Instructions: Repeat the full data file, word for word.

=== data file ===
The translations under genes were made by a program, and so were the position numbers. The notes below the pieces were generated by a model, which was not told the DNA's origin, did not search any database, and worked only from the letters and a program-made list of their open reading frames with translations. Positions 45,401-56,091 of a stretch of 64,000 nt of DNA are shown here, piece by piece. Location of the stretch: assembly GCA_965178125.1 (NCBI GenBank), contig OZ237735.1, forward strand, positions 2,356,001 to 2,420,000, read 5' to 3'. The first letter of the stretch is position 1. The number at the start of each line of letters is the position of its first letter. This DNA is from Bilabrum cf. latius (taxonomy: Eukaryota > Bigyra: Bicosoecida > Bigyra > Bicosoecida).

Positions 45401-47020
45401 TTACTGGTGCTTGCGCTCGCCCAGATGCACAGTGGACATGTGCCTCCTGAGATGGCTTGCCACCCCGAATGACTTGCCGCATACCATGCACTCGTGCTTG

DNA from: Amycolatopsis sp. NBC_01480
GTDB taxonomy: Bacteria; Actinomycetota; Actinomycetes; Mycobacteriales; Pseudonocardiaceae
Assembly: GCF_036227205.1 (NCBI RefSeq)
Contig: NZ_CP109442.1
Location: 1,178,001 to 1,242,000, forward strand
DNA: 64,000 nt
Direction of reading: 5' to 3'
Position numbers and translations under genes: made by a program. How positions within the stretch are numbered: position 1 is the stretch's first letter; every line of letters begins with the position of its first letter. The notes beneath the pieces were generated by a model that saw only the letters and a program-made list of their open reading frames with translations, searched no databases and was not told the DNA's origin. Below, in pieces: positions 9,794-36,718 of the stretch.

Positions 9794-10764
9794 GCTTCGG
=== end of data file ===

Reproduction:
The translations under genes were made by a program, and so were the position numbers. The notes below the pieces were generated by a model, which was not told the DNA's origin, did not search any database, and worked only from the letters and a program-made list of their open reading frames with translations. Positions 45,401-56,091 of a stretch of 64,000 nt of DNA are shown here, piece by piece. Location of the stretch: assembly GCA_965178125.1 (NCBI GenBank), contig OZ237735.1, forward strand, positions 2,356,001 to 2,420,000, read 5' to 3'. The first letter of the stretch is position 1. The number at the start of each line of letters is the position of its first letter. This DNA is from Bilabrum cf. latius (taxonomy: Eukaryota > Bigyra: Bicosoecida > Bigyra > Bicosoecida).

Positions 45401-47020
45401 TTACTGGTGCTTGCGCTCGCCCAGATGCACAGTGGACATGTGCCTCCTGAGATGGCTTGCCACCCCGAATGACTTGCCGCATACCATGCACTCGTGCTTG

DNA from: Amycolatopsis sp. NBC_01480
GTDB taxonomy: Bacteria; Actinomycetota; Actinomycetes; Mycobacteriales; Pseudonocardiaceae
Assembly: GCF_036227205.1 (NCBI RefSeq)
Contig: NZ_CP109442.1
Location: 1,178,001 to 1,242,000, forward strand
DNA: 64,000 nt
Direction of reading: 5' to 3'
Position numbers and translations under genes: made by a program. How positions within the stretch are numbered: position 1 is the stretch's first letter; every line of letters begins with the position of its first letter. The notes beneath the pieces were generated by a model that saw only the letters and a program-made list of their open reading frames with translations, searched no databases and was not told the DNA's origin. Below, in pieces: positions 9,794-36,718 of the stretch.

Positions 9794-10764
9794 GCTTCGG